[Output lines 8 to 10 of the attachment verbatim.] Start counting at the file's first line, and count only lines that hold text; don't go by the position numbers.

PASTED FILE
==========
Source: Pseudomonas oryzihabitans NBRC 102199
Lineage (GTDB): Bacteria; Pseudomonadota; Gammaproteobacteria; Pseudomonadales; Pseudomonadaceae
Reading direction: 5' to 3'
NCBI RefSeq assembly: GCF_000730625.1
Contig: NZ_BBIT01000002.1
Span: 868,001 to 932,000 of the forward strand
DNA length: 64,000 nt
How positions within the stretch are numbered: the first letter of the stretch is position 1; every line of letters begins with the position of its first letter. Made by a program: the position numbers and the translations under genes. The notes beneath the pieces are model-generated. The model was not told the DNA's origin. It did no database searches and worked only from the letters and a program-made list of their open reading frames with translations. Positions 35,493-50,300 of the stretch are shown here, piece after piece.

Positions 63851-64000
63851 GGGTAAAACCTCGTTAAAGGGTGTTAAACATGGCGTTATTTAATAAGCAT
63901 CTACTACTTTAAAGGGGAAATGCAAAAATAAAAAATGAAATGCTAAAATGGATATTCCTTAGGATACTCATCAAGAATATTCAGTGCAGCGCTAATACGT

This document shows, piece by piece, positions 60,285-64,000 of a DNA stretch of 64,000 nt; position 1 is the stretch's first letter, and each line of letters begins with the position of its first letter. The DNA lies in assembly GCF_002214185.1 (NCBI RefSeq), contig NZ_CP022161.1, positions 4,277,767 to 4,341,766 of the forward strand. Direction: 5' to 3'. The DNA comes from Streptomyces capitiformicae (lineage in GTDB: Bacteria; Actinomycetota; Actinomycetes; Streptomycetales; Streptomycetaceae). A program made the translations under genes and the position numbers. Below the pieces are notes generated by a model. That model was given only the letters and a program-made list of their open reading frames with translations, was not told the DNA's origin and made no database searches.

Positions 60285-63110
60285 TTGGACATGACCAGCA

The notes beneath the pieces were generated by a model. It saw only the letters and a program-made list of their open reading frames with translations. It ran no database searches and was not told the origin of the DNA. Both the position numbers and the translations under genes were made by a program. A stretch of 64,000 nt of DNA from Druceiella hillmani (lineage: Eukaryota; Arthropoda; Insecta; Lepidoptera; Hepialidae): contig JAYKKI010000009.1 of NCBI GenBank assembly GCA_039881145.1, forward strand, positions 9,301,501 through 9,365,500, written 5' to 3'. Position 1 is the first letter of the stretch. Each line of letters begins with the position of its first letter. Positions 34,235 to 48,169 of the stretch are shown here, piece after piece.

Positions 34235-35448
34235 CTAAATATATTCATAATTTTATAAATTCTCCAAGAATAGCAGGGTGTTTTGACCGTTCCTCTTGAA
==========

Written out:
How positions within the stretch are numbered: the first letter of the stretch is position 1; every line of letters begins with the position of its first letter. Made by a program: the position numbers and the translations under genes. The notes beneath the pieces are model-generated. The model was not told the DNA's origin. It did no database searches and worked only from the letters and a program-made list of their open reading frames with translations. Positions 35,493-50,300 of the stretch are shown here, piece after piece.

Positions 63851-64000
63851 GGGTAAAACCTCGTTAAAGGGTGTTAAACATGGCGTTATTTAATAAGCAT